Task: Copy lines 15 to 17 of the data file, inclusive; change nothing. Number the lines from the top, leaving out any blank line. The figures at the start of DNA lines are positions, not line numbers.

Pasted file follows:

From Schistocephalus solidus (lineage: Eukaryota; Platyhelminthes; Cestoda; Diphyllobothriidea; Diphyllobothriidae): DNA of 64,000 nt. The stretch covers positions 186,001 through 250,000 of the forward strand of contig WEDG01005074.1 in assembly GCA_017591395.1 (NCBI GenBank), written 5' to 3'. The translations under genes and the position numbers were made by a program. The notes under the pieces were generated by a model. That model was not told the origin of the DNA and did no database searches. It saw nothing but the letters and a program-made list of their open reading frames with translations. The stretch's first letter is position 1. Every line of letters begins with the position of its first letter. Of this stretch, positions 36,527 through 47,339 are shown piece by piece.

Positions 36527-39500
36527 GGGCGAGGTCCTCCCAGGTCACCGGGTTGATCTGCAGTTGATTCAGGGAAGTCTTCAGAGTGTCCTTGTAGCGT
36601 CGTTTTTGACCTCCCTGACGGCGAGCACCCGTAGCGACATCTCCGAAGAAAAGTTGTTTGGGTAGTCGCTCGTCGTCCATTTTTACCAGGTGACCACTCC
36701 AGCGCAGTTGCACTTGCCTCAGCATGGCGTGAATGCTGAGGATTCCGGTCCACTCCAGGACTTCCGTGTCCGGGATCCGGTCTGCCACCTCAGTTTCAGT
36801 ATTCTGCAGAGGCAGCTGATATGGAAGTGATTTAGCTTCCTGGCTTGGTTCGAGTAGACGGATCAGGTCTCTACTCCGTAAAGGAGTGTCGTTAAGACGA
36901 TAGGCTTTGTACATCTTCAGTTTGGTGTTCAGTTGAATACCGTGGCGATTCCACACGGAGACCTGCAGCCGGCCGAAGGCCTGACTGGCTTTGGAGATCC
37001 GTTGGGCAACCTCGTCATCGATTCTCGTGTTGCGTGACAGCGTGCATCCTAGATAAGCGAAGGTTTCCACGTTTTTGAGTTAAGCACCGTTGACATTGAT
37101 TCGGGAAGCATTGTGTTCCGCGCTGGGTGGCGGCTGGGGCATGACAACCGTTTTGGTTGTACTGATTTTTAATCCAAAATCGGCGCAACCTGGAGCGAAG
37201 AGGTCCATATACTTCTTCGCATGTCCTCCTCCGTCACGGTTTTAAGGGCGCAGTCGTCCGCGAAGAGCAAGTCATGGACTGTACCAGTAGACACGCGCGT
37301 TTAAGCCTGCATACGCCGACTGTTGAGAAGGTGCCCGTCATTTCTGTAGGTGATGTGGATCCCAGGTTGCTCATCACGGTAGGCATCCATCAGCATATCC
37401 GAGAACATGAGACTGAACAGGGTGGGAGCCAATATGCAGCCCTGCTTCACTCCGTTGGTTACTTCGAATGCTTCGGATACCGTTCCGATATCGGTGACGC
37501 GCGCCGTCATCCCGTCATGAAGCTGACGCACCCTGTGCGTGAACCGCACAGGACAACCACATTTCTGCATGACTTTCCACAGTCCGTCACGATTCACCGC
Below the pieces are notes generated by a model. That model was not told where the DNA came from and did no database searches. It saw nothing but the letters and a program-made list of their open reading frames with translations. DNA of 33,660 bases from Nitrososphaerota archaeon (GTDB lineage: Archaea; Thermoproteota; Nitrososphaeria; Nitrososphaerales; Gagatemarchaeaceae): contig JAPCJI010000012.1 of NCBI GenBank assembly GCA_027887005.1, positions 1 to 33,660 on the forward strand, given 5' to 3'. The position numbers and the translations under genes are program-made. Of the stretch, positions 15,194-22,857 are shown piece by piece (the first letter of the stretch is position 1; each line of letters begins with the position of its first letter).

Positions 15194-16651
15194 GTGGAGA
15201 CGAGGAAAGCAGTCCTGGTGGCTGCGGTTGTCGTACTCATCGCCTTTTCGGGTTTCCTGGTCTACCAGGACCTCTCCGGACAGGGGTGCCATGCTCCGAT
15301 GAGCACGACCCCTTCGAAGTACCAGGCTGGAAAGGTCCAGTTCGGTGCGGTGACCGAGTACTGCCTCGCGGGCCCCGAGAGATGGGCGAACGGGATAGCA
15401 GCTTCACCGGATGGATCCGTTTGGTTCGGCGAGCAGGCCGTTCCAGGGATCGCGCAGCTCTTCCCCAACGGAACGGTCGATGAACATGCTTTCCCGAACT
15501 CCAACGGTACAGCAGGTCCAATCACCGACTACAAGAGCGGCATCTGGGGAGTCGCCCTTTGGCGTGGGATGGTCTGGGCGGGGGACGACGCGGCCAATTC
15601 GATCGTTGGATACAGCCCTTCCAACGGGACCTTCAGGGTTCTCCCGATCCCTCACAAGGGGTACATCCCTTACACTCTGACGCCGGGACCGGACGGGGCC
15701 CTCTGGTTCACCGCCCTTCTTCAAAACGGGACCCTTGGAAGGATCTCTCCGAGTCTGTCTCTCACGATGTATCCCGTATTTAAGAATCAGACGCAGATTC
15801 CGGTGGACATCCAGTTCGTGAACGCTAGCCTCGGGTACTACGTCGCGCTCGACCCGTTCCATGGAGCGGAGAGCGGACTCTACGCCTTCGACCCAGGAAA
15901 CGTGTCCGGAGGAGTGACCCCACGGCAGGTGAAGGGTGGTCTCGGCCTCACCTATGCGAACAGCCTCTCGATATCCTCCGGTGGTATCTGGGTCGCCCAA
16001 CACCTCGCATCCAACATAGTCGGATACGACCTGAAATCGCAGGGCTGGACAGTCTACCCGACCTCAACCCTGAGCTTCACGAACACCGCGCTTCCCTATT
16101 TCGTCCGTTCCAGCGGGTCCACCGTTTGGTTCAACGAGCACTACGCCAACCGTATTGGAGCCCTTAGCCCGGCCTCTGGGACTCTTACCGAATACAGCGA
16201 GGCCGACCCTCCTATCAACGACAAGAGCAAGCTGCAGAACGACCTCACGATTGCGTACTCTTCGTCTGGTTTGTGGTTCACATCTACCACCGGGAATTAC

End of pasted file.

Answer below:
Positions 15194-16651
15194 GTGGAGA
15201 CGAGGAAAGCAGTCCTGGTGGCTGCGGTTGTCGTACTCATCGCCTTTTCGGGTTTCCTGGTCTACCAGGACCTCTCCGGACAGGGGTGCCATGCTCCGAT